• Smoking can reduce this vital blood supply by contributing to narrowing of the blood vessels and thickening of the blood, as it does in the heart and brain where this process contributes to heart attacks and strokes.

  • A high-fat, high cholesterol diet can lead to fatty plaque deposition in the macular vessels hampering blood flow.

  • A shortage of antioxidants may also increase the tendency for fatty deposits to stick to blood vessel walls.

Source:Macular Degeneration Foundation,


There are 2 types of Macular Degeration:
Dry AMD is most common type of macular degeneration and affects 90% of the people who have the condition. In the dry form, there is a breakdown or thinning of the layer of retinal pigment epithelial cells (RPE) in the macula. These RPE cells support the light sensitive photoreceptor cells that are so critical to vision. When we look at something, the photoreceptors (rods and cones) gather the images and send them to the brain, where vision takes place.

The death or degeneration of these cells is called atrophy. Hence, dry AMD is often referred to as atrophic AMD. It is characterized by the presence of drusen (dots of yellow crystalline deposits that develop within the macula) and thinning of the macula. Dry or atrophic MD reduces one's central vision and can effect color perception. Generally, the damage caused by the "dry" form is not as severe or rapid as that of the "wet" form. However, over time, it can cause profound vision loss. There are no medical treatments for dry macular degeneration but there is one procedure that may help to improve your central vision. Because of the lack of treatments, it is important for you to control your risk factors. We know that certain lifestyle factors can contribute to the development and progress of AMD, while others may slow down the process.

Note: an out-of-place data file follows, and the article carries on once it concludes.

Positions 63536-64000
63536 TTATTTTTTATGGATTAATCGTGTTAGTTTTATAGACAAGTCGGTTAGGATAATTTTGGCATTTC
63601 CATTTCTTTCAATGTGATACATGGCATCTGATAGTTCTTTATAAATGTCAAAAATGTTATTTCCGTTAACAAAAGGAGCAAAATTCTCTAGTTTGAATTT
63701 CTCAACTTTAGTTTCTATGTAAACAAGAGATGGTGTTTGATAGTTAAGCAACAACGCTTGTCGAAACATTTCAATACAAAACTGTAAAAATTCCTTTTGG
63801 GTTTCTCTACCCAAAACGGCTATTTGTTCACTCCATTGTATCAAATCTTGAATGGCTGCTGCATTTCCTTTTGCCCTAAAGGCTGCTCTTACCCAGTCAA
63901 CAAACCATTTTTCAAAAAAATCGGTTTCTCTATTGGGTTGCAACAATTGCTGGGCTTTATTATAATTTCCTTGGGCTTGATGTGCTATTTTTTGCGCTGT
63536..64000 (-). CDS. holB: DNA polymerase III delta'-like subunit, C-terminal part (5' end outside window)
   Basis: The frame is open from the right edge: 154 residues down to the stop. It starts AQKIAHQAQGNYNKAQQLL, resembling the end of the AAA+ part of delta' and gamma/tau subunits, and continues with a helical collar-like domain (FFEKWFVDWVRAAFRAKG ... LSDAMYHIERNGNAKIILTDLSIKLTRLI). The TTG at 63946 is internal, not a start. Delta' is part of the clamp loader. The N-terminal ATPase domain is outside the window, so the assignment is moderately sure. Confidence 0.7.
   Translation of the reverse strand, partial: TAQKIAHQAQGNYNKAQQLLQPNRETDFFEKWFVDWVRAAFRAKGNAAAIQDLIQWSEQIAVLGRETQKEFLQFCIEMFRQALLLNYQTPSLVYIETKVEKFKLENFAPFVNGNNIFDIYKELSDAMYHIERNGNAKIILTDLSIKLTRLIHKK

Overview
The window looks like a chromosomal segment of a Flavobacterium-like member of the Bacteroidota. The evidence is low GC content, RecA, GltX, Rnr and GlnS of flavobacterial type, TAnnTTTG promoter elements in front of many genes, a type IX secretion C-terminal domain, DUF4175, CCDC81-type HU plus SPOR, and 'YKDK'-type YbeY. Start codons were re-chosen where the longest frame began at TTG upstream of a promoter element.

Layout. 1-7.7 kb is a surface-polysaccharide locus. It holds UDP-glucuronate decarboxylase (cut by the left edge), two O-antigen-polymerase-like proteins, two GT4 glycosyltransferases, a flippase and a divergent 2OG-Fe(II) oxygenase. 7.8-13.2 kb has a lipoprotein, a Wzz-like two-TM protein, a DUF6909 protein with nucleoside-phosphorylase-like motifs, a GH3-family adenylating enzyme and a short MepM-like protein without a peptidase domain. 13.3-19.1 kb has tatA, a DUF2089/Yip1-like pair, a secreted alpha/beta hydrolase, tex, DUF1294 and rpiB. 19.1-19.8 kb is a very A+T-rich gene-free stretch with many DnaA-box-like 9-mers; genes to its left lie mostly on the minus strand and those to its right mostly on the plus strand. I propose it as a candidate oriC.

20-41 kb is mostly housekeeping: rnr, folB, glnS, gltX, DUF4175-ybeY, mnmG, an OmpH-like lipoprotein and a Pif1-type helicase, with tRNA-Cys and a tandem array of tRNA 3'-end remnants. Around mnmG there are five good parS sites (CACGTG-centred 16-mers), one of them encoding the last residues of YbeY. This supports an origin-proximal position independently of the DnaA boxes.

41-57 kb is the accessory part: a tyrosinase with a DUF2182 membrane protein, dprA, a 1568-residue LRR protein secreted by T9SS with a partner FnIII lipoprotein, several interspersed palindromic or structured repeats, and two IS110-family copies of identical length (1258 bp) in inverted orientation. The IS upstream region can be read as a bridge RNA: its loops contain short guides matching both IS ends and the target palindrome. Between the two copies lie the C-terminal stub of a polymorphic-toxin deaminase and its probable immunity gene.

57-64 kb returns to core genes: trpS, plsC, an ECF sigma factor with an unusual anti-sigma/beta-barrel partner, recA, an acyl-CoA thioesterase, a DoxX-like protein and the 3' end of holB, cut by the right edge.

Wet macular degeneration is the more severe type of AMD. Although it affects only 10 percent of those who have the condition, it accounts for 90 percent of the severe vision loss caused by macular degeneration. With this type, the membrane underlying the retina thickens, then breaks. The oxygen supply to the macula is disrupted and the body responds by growing new, abnormal blood vessels. These begin to grow through the breaks of the membrane behind the retina towards the macula, often raising the retina.

To visualize this, imagine the roots of a tree growing and spreading until they actually uproot a sidewalk. Then imagine rainwater seeping up throughout the cracks. These abnormal blood vessels (the "roots) tend to be very fragile. They often grow, leak or bleed, causing scarring of the macula. This fluid is called exudate and wet AMD is sometimes called exudative macular degeneration. This damage to the macula results in rapid central vision loss. Once this vision is destroyed, it cannot be restored. There are several treatment options for wet AMD which can be very effective if applied early. Fortunately for people with wet macular degeneration, there are several treatment options and more are being developed. These are aimed at sealing off the leaking blood vessels (with a laser and light sensitive drug) and/or preventing the blood vessels from growing back (these last are called anti-angiogenic therapies).

Repeated treatments are necessary, as often as once a month, but doctors are now finding that treatments can be spaced further apart and still be effective. Each eye is different, so your doctor will watch carefully how you respond and will recommend what works best for you. With multiple treatment options available, your doctor can advise you which therapy will probably be best for your case. After reviewing the photographs taken after treatment, your doctor will decide whether continuing that treatment is the best choice. Sometimes, the retinal specialist will start you on one treatment for a few months and then switch you to another therapy. Or, you may start with one therapy and another will be added to it.

Early detection and treatment are key to good results of any therapy for wet macular degeneration. All these treatments work better if applied early in an episode of bleeding. The goal of current treatments is to stop or slow the progression of wet AMD. While it is possible to restore some vision in patients treated early, none of the therapies can restore vision in an eye with scarring.

If you have questions about your treatment options for macular degeneration, visit Ophthalmology Associates of Greater Annapolis and schedule an appointment with one of our board certified opthalmologists.

Source: Macular Degeneration Partnership,